‘A wide range of excellent suggestions to advance integrated care’
The White House package for extensive new mental health interventions puts the Psychiatry-based collaborative care model (CoCM) at its centerpiece.
CoCM, alongside additional funding and raised reimbursements, are the key components proposed in a 122-page supporting document Tackling America’s Mental Health and Addiction Crisis Through Primary Care Integration produced by the Bipartisan Policy Center.
ACLP president-elect, Maryland Pao, MD, FACLP, clinical director of the Mental Health Intramural Research Program at the National Institutes of Health, says: “That document has a wide range of excellent suggestions to advance integrated care, including putting behavioral measures in a package of measures for primary care, and loan repayments for all professionals in these settings.”
The document sets out how individual providers should be incentivised to participate in integration. It suggests:
The American Psychiatric Association (APA) says that the strategy elevates national attention to improve the nation’s mental health and devotes federal resources to policies that will ensure millions of Americans have access to the care they need.
“To see the mental health crisis elevated to this level by the President is truly an encouraging sign,” says APA president Vivian Pender, MD. “The mental health crisis is, indeed, something that affects us all, regardless of politics, geography, race, or ethnicity: there is no health without mental health. Now we need action to put new measures and funding into place, while also ensuring that we are implementing any policies in a way that decreases inequity in the provision of care.”
In his first State of the Union, President Joe Biden outlined policy which has historically been supported by both Republicans and Democrats. He said: “Our country faces an unprecedented mental health crisis among people of all ages. Two out of five adults report symptoms of anxiety or depression. And, Black and Brown communities are disproportionately undertreated—even as their burden of mental illness has continued to rise. Even before the pandemic, rates of depression and anxiety were inching higher. But the grief, trauma, and physical isolation of the last two years have driven Americans to a breaking point.”
At the heart of the crisis, he said, is a severe shortage of behavioral health providers. “More than one-third of Americans live in designated Mental Health Professional Shortage Areas, communities that have fewer mental health providers than the minimum their level of population would need. Even outside of these shortage areas, the fragmentation of the current system makes it hard for mental health providers to meet people where they are. We must dramatically expand the supply, diversity, and cultural competency of our mental health and substance use disorder workforce—from psychiatrists to psychologists, peers to paraprofessionals—and increase both opportunity and incentive for them to practice in areas of highest need. Our crisis response infrastructure must also be strengthened to ensure that those facing acute behavioral health challenges can be seamlessly connected to necessary services.”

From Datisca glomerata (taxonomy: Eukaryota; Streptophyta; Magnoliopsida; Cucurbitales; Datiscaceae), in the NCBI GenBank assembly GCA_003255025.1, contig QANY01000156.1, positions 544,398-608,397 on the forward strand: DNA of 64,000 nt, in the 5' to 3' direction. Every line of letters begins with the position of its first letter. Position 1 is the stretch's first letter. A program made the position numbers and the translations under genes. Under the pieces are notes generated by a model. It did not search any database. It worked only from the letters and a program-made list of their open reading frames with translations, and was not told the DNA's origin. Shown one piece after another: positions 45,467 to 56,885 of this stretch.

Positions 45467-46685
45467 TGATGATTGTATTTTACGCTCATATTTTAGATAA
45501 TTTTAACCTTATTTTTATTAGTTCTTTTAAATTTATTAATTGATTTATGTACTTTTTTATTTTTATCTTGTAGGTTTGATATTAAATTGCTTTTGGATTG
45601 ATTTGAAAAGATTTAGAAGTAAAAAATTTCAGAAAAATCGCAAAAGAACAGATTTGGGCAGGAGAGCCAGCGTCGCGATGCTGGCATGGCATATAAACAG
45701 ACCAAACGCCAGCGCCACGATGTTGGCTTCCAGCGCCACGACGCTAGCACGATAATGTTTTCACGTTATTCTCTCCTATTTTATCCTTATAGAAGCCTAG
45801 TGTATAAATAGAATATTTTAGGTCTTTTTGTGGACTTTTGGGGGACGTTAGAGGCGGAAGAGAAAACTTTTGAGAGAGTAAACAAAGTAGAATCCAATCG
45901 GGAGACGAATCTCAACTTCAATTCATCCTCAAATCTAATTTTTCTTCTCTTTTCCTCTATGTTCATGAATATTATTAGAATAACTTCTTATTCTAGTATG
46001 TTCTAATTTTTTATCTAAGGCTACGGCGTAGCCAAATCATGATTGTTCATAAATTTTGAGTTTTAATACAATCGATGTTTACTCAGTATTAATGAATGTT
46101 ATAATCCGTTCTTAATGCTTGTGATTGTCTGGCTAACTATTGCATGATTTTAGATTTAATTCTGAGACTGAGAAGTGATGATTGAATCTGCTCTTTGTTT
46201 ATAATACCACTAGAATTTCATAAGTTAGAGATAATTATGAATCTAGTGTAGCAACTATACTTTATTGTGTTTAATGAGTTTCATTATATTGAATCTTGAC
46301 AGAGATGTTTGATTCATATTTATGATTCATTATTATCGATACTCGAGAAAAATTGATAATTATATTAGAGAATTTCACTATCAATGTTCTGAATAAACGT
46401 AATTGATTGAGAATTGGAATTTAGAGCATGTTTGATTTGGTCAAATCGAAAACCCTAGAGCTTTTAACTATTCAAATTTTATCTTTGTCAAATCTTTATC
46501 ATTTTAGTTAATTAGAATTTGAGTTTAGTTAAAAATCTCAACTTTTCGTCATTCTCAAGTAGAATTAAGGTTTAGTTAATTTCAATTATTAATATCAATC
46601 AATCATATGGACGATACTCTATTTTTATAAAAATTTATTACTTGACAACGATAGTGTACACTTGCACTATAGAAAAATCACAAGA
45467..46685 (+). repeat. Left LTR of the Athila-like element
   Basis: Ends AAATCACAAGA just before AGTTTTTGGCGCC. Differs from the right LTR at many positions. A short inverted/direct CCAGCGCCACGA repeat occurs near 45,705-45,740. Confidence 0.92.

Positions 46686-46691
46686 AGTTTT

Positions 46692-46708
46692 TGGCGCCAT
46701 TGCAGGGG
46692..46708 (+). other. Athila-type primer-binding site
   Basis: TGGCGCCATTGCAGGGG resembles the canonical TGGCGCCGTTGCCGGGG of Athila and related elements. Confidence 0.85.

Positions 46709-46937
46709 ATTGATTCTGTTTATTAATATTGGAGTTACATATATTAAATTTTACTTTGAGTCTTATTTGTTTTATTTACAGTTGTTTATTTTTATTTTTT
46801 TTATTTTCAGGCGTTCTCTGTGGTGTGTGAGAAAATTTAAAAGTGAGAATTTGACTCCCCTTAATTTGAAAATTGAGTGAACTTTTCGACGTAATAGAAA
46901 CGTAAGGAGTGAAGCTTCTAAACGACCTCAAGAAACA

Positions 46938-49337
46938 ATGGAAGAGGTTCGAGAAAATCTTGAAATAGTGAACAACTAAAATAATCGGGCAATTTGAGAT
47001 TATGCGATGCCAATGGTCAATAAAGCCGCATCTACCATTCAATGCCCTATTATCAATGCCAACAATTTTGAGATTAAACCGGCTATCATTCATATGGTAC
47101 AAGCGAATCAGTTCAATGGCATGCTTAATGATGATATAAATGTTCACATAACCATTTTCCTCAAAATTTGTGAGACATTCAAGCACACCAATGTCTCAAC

The President committed to invest in proven programs that bring providers into behavioral health. “Doctors, nurses and other clinicians cannot do this work alone.” Investment in training will increase the number of community health workers and other health support workers in underserved communities. “The President’s FY23 budget will also propose major, new, multi-year funding to develop provider capacity and support mental health transformation.”
New funding will also build a national certification program for peer specialists which will accelerate adoption of the peer mental health workforce and promote the mental health of frontline health care workers. Together with the launch of a 988 crisis response line, certified community behavioral clinics will be expanded, and investment made into research on new practice models.
Significantly, the President commented that less than half of Americans with mental health conditions receive treatment. “Those with mental illness are often misunderstood, mistreated, mislabeled, and misdirected to services. It is imperative that we promote better pathways to care and make it as easy as possible for all Americans with behavioral health needs—including common and pervasive conditions like anxiety and depression—to access the resources that will improve their well-being.”
The President promised to double funding for primary and behavioral health integration programs in his 2023 budget through:
But, the President acknowledged: “We cannot transform mental health solely through the health care system. We must also address the determinants of behavioral health, invest in community services, and foster a culture and environment that broadly promotes mental wellness and recovery. This crisis is not a medical one, but a societal one.”